Multicenter trial APPAC led from the Turku University Hospital shows:

Surgery no longer needed: Thousands of patients with appendicitis may be cured with antibiotics

For more than a century, appendectomy (removal of the inflamed appendix) has been standard treatment for appendicitis, since it has been assumed that an inflamed appendix will always become perforated. A study conducted by the Turku University Hospital in the city of Turku, Finland, shows that up to 3000 appendectomies could be avoided by using antibiotics each year in Finland.

These internationally pioneering results were published in the highly rated medical journal JAMA (Journal of the American Medical Association) on June 16, 2015.

A patient with an inflamed appendix (appendicitis) does not always require immediate surgery. There are two types of appendicitis: complicated and uncomplicated. Complicated appendicitis requires always surgery, because this type will lead to perforation of the appendix. Uncomplicated appendicitis is a milder form of appendicitis and may often be cured without surgery. It is estimated that the uncomplicated form of appendicitis is much more common (80%) than the complicated form which requires immediate operation (20%). Although the operation to remove an inflamed appendix (appendectomy) is usually well tolerated, it is, nevertheless, surgery which always carries a risk of problems during or after the operation.

– Our hypothesis was that most of the patients with uncomplicated appendicitis may be treated with antibiotics rather than surgery. In this way, unnecessary operations and the morbidity associated with surgery could be avoided. At the same time, substantial savings would be made, says the main investigator of the study, Dr. PaulinaSalminen, Adjunct Professor and Head Physician of the Unit of Emergency Surgery of the Turku University Hospital.

A total of 530 patients were enrolled into to APPAC (APPendicitis ACuta) trial from November, 2009, to June, 2012. Patients diagnosed with uncomplicated appendicitis by computer tomography (CT) were enrolled, provided there were no signs of a faecalith (faecal stone blocking the appendix), perforation, pus formation (abscess) or tumour in the CT-image. 

– Patients were followed up for one year, and approximately 73 per cent of the patients treated with antibiotics never required surgery. In some cases antibiotic treatment failed and for some patients the appendicitis recurred. What is important, however, is that these patients had no more complications than conventionally treated patients. Treating these patients with antibiotics first line is safe treatment, Dr. Salminen sums up.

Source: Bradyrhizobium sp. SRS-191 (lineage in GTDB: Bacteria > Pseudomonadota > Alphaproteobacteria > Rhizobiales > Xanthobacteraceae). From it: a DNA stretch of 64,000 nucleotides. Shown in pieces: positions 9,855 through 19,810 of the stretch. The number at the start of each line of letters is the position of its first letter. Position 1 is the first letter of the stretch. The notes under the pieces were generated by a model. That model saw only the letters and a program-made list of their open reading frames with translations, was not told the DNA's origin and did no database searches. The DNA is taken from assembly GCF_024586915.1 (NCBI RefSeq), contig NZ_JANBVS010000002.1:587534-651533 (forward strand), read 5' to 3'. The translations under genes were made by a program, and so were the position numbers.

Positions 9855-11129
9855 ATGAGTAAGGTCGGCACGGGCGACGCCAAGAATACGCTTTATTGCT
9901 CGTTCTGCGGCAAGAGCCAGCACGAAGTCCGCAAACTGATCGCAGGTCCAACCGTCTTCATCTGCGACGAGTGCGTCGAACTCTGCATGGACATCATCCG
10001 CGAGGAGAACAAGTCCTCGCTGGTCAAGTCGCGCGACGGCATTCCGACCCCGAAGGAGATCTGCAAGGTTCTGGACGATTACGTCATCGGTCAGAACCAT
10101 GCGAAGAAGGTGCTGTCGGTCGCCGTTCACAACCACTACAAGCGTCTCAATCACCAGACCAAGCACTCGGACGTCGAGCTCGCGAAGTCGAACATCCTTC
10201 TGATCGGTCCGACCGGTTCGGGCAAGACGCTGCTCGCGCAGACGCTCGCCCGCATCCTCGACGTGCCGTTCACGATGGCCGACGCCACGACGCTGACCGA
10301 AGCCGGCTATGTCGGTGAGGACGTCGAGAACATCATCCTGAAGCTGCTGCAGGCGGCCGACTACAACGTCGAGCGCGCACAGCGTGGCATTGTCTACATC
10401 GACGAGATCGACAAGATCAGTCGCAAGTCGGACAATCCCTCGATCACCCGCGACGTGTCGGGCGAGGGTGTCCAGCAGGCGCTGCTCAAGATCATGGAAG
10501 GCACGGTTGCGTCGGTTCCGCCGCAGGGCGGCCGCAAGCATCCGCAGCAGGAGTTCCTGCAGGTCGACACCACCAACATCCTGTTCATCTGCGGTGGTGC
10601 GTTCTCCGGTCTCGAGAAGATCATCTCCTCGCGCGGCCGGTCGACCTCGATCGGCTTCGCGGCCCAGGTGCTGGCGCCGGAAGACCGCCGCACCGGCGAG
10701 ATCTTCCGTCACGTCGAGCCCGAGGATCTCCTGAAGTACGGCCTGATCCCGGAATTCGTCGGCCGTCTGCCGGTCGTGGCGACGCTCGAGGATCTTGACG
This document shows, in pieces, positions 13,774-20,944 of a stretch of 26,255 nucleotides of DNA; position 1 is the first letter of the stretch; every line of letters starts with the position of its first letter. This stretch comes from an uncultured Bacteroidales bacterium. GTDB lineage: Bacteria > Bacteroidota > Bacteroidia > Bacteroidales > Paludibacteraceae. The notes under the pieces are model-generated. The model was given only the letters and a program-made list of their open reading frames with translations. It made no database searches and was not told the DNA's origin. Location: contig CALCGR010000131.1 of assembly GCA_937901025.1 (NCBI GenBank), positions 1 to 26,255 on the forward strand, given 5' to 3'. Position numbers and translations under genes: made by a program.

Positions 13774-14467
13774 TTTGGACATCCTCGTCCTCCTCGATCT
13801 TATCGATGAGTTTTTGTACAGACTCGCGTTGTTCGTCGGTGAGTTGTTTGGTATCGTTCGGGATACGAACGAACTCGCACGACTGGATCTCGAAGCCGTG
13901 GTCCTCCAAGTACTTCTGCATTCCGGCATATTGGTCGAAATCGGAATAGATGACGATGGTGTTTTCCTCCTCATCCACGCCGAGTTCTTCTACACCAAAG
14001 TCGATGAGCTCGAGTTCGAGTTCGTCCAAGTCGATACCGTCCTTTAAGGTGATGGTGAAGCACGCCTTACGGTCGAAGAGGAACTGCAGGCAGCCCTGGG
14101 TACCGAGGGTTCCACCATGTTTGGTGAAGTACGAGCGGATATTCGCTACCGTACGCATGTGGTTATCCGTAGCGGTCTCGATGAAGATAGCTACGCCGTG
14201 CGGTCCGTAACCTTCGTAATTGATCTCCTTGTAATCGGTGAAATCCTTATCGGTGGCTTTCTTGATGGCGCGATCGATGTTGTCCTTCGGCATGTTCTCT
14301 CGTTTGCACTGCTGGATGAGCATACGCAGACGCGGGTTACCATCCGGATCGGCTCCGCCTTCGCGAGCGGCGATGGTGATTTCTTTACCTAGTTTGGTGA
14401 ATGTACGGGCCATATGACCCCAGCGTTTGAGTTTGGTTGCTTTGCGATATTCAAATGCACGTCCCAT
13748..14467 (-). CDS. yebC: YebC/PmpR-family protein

In the future, CT imaging will become more common for patients who attend for emergency care because of a suspicion of appendicitis. This will improve diagnostic precision and guide treatment. CT is a very reliable method for establishing whether the patient has appendicitis or not. In the future, low-dose CT-imaging will be used to minimize radiation exposure.

– Our study implies that up to 3000 appendectomies could be avoided each year in Finland. The precise health-economic consequences of these findings need to be followed up and we intend to report these later, Dr. Salminen explains.


The APPAC trial is a national, randomized multicenter trial to compare surgical treatment of uncomplicated appendicitis with antibiotic treatment. Six Finnish hospitals participated in the trial: Turku University Hospital, Oulu University Hospital, Tampere University Hospital, Mikkeli Central Hospital, Central Finland Central Hospital in Jyväskylä and Southern Osthrobothnia Central Hospital in Seinäjoki.

The Turku University Hospital has provided a state-funded grant for the study.


JAMA 2015; 313(23):2340-2348. doi:10.1001/jama.2015.6154

Antibiotic Therapy vs Appendectomy for Treatment of Uncomplicated Acute Appendicitis: the APPAC Randomized Clinical Trial.

Paulina Salminen, M.D., Ph.D., Hannu Paajanen, M.D., Ph.D., Tero Rautio, M.D., Ph.D., Pia Nordström, M.D., Ph.D., Markku Aarnio, M.D., Ph.D., Tuomo Rantanen, M.D., Ph.D., Risto Tuominen, M.P.H., Ph.D., Saija Hurme, M.Sc., Johanna Virtanen, M.D., Jukka-Pekka Mecklin, M.D., Ph.D., Juhani Sand, M.D., Ph.D., Airi Jartti, M.D., Irina Rinta-Kiikka, M.D., Ph.D., and Juha M. Grönroos, M.D., Ph.D.

The main investigator and responsible physician of the study is Dr. Paulina Salminen, Adjunct Professor.  She is the Head Physician of the Unit of Emergency Surgery of the Tyks University Hospital. Professor Juha Grönroos, Tyks Central Hospital, and Professor Hannu Paajanen, University of Eastern Finland, have also functioned as responsible physicians for the trial.   

The other members of the study team are:  Tero Rautio, M.D., Ph.D. (Oulu), Pia Nordström, Adjunct Professor (Tampere), Markku Aarnio, Adjunct Professor (Jyväskylä), Tuomo Rantanen, Adjunct Professor (Seinäjoki), Juhani Sand, Adjunct Professor (Tampere), Jukka-Pekka Mecklin, Professor (Jyväskylä), Airi Jartti, M.D., Adjunct Professor (Oulu), Risto Tuominen, Professor, (Turku University), Saija Hurme, biostatistician (Turku University), Johanna Virtanen, M.D., specialist physician (Turku) and Irina Rinta-Kiikka, M.D., Ph. D. (Tampere).

JAMA Editorial: Treating Appendicitis Without Surgery


See more photos.

Photographer: Henry Suhonen

For further information, please contact:

  • Paulina Salminen, Adjunct Professor, Head of Department of Emergency Surgery, Tyks University Hospital



This release has been compiled by Tuula Vainikainen, editor and science editor, science communication consultant for the Hospital District of Southwest Finland. Ms. Vainikainen can be reached by email tuula.vainikainen(a)

Modified : 19/08/2021 08:50
Created : 16/06/2015 12:37